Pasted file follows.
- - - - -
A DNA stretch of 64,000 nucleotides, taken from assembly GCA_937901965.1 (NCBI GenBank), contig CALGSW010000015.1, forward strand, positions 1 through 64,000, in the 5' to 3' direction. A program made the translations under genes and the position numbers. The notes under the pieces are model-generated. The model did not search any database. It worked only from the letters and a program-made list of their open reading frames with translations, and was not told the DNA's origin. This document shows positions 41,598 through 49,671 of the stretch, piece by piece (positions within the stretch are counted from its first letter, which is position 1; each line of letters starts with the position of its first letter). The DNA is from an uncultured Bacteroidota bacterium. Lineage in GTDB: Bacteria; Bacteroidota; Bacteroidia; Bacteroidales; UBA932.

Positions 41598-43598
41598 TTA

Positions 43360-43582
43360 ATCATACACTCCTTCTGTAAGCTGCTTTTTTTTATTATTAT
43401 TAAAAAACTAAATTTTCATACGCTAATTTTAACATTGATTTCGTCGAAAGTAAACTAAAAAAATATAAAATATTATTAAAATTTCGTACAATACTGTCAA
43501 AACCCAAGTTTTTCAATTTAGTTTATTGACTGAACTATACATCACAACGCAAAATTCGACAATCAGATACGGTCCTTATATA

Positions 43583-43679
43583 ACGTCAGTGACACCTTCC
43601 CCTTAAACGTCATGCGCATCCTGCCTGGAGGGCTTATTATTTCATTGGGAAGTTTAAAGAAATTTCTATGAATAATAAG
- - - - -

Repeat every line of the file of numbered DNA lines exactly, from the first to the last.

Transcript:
A DNA stretch of 64,000 nucleotides, taken from assembly GCA_937901965.1 (NCBI GenBank), contig CALGSW010000015.1, forward strand, positions 1 through 64,000, in the 5' to 3' direction. A program made the translations under genes and the position numbers. The notes under the pieces are model-generated. The model did not search any database. It worked only from the letters and a program-made list of their open reading frames with translations, and was not told the DNA's origin. This document shows positions 41,598 through 49,671 of the stretch, piece by piece (positions within the stretch are counted from its first letter, which is position 1; each line of letters starts with the position of its first letter). The DNA is from an uncultured Bacteroidota bacterium. Lineage in GTDB: Bacteria; Bacteroidota; Bacteroidia; Bacteroidales; UBA932.

Positions 41598-43598
41598 TTA

Positions 43360-43582
43360 ATCATACACTCCTTCTGTAAGCTGCTTTTTTTTATTATTAT
43401 TAAAAAACTAAATTTTCATACGCTAATTTTAACATTGATTTCGTCGAAAGTAAACTAAAAAAATATAAAATATTATTAAAATTTCGTACAATACTGTCAA
43501 AACCCAAGTTTTTCAATTTAGTTTATTGACTGAACTATACATCACAACGCAAAATTCGACAATCAGATACGGTCCTTATATA

Positions 43583-43679
43583 ACGTCAGTGACACCTTCC
43601 CCTTAAACGTCATGCGCATCCTGCCTGGAGGGCTTATTATTTCATTGGGAAGTTTAAAGAAATTTCTATGAATAATAAG